Wood Fruitticher transitions into its fourth generation


By Rachel Burchfield/BBA

At 105 years old, Wood Fruitticher Grocery Company has seen a few successions in management. Sometimes succession was pure accident. In the most recent transition, however, John and Dave Wood decided to take control of the company’s destiny, rather than waiting for lightning to strike.

Wood Fruitticher supplies food and restaurant-related products to institutional foodservice establishments ranging from restaurants and nursing homes to schools, hospitals, camps and day care facilities. The company serves over 4,000 customers in six Southeastern states including Alabama, Georgia, Florida, Mississippi, Tennessee and South Carolina. Currently Wood Fruitticher serves these customers out of a single facility in Birmingham, but the newest generation of family management has high hopes for expanding.

Previous family transitions were forced by tragedy. Dave Wood opened the company with Oscar Fruitticher in 1913. In 1948 Dave Wood died in a car accident on a rainy Sunday night, on the way from his farm in the Black Belt. Bill Wood, Dave’s son, had just returned from serving in the Air Force during World War II and was studying at the University of Alabama. He dropped everything to come home and run the company. In 1980, Bill Wood suffered a heart attack, dying shortly thereafter. Bill’s sons John and Dave took over, again, well before they had hoped. Thankfully, good planning made the most recent transition a more pleasant one.

In 2017 the torch passed to a fourth generation of family ownership. John and Dave Wood retired from the company in December 2017, handing the reins to Dave’s son Dave Wood III, who is the Chairman of the Board, John’s son John Halsey Wood Jr., who is Director of Purchasing, Dave’s son-in-law Martin Clapp, who is Director of Information Technology, and Dave’s other son-in-law Ford Hamilton, who is President and CEO.

What will make Wood Fruitticher successful in the future is simple, say these four: It’s the people. There are three key constituencies that make Wood Fruitticher successful, they said. The first is their employees.

“We want to take care of our employees, because our employees have taken care of the Wood family for 105 years,” Hamilton said. “We wouldn’t have anything without them, and they are what sets us apart.  As leaders in the company, it is our job to make this the best place to work in Birmingham. We are a family company, and it’s not just the Woods. We have dads, sons, daughters, uncles and cousins in virtually every department. We’ve nailed nepotism. We’ve got it figured out,” he said, laughing.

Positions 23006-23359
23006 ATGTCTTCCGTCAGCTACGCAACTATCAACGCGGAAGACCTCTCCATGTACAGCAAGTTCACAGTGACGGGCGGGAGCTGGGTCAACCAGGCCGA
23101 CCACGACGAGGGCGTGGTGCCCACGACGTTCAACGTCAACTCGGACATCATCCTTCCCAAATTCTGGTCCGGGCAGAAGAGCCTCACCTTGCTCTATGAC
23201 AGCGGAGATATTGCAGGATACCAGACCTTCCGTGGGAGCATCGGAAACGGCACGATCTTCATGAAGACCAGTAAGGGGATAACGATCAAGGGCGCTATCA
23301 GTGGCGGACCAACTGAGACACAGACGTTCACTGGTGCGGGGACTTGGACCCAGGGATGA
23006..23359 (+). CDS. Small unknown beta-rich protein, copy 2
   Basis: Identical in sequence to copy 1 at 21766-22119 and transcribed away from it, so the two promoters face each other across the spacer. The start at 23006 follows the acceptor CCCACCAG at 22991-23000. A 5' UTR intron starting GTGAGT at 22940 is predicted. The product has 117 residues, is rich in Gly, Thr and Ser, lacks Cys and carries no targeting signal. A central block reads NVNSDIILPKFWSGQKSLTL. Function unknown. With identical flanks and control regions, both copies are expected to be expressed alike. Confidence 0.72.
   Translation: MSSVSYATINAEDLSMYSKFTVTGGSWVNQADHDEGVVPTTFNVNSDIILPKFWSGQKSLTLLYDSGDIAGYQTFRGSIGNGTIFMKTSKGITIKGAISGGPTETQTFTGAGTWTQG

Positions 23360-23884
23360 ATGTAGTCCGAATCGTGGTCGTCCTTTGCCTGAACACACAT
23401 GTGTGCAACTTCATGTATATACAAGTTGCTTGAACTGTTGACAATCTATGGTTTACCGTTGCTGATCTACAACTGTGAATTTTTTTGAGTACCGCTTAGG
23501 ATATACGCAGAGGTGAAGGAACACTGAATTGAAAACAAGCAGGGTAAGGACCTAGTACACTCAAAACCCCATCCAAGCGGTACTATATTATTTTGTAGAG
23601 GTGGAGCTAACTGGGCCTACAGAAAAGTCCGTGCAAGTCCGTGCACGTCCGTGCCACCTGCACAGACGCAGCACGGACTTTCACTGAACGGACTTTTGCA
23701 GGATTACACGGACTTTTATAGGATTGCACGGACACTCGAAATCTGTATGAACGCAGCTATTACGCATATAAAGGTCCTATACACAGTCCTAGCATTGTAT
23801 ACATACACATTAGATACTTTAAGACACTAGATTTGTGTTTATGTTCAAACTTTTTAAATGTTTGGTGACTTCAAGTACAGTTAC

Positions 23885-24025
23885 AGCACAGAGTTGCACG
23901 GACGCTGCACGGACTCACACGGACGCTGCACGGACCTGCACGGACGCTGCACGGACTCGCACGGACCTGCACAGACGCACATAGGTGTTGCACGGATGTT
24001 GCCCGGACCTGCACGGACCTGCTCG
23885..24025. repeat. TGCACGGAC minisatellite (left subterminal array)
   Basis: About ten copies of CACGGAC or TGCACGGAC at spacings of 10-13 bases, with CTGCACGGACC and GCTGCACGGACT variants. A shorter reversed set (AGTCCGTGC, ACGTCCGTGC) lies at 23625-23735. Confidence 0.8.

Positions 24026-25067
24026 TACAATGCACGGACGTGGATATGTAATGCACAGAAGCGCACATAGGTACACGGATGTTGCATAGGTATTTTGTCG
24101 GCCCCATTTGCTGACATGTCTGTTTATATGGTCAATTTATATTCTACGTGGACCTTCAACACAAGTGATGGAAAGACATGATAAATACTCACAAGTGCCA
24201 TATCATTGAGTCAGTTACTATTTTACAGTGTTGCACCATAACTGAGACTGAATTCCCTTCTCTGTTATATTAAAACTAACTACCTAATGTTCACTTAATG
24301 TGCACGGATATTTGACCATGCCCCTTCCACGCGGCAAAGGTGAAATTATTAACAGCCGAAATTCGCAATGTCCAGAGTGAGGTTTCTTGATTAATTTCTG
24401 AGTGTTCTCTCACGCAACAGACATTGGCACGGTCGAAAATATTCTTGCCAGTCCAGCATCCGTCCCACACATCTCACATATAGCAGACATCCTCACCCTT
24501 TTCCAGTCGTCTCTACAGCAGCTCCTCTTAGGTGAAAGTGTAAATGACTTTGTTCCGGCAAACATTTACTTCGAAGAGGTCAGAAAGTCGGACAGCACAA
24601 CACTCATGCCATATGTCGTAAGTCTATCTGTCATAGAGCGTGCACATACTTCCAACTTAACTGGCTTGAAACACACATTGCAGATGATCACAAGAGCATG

In addition to employees, Wood Fruitticher’s success has been tied to the city of Birmingham.

“Our business has grown up with the city,” John Halsey Wood said. “Birmingham’s growth is really exciting, especially the way we’ve become a destination for good food. As a company, we’ve been proud to serve historic establishments like Niki’s and the Bright Star, and we hope to prove ourselves to all the delicious places in Birmingham’s new food scene.”

Finally, there are John and Dave Wood. Although John and Dave are retired, their experience remains invaluable.

“We lean on them almost every day. It couldn’t be a more ideal situation,” Hamilton said. “I don’t know where we would be without them. They are the wisest, most generous men I’ve ever known in my life. I’ve never had better mentors or friends.”

And they are innovative in a way many companies aren’t, said Victor Brown, vice president of business development for the Birmingham Business Alliance – they had an airtight succession plan.

“It’s an amazing story,” Brown said. “The company is family-owned and the succession plan includes family. We need more companies to have succession plans. We don’t need to let our companies close down or sell when the owner dies, gets sick, or is incapacitated. They had a vision and survived through the death of their key founder. Things need to be in place [with all companies] for that to be able to happen. It is inspiring.”